Label: FENOGLIDE- fenofibrate tablet
Contains inactivated NDC Code(s)
NDC Code(s): 54868-6118-0
- Packager: Physicians Total Care, Inc.
- This is a repackaged label.
- Source NDC Code(s): 59630-495
- Category: HUMAN PRESCRIPTION DRUG LABEL
- DEA Schedule: None
- Marketing Status: New Drug Application
Updated May 12, 2010
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HIGHLIGHTS OF PRESCRIBING INFORMATION
These highlights do not include all the information needed to use FENOGLIDE safely and effectively. See full prescribing information for FENOGLIDE. FENOGLIDE (fenofibrate) tablet for oral use Initial U.S. Approval: 1993
INDICATIONS AND USAGE
Fenoglide is a peroxisome proliferator receptor alpha (PPARα) activator indicated:
- as an adjunct to diet to reduce elevated LDL-C, Total-C, TG, and Apo B, and to increase HDL-C in patients with primary hyperlipidemia or mixed dyslipidemia when response to diet and non-pharmacological interventions alone has been inadequate. (1.1)
- as an adjunct to diet to treat patients with hypertriglyceridemia. Improving glycemic control in diabetic patients showing fasting chylomicronemia will usually obviate the need for pharmacologic intervention. (1.2).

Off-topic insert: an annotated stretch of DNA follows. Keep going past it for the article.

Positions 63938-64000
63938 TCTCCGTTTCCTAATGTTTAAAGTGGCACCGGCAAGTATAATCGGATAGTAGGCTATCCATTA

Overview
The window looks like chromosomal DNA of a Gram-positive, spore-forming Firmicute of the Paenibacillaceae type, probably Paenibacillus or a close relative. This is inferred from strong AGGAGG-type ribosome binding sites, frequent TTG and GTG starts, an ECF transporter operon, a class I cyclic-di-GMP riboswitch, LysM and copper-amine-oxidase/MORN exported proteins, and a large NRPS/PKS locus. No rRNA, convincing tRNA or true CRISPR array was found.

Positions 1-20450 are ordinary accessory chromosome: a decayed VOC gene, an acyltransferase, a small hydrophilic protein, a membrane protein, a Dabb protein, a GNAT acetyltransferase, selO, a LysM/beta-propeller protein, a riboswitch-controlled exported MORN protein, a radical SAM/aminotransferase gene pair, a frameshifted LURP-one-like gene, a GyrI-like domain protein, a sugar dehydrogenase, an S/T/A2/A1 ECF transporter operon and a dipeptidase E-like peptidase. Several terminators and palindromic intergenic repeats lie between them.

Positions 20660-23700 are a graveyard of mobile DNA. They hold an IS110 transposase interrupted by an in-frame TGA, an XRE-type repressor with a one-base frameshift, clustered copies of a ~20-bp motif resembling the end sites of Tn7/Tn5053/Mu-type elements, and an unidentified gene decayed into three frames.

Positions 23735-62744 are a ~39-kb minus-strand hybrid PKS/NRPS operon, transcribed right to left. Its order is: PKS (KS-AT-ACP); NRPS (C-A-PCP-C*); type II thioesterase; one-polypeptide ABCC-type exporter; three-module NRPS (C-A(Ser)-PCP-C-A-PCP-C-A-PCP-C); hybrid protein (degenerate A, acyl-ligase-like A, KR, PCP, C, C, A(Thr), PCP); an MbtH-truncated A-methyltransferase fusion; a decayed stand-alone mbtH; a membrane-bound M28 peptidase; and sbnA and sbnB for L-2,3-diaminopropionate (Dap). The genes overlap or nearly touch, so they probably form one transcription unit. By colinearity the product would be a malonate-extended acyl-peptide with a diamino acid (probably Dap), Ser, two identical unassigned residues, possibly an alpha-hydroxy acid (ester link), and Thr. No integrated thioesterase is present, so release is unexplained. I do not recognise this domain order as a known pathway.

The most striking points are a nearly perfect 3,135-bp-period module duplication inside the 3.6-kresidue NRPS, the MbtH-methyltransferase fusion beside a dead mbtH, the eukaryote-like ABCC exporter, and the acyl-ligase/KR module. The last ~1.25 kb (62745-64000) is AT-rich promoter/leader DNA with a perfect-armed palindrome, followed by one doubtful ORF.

Fenofibrate was not shown to reduce coronary heart disease morbidity and mortality in a large, randomized controlled trial of patients with type 2 diabetes mellitus. (1.3).
DOSAGE AND ADMINISTRATION
- Primary hyperlipidemia and mixed dyslipidemia: 120 mg /day (2.1)
- Hypertriglyceridemia: 40 to 120 mg/day; the dose should be adjusted according to patient response (2.2)
- Renally impaired patients: 40 mg/day; the dose should be increased according to the effect on renal function and lipid levels (2.4)
To increase absorption of Fenoglide, take with food.
DOSAGE FORMS AND STRENGTHS
- 40 mg: White to off-white oval tablets. Debossed "FLO".
- 120 mg: White to off-white oval tablets. Debossed "FHI".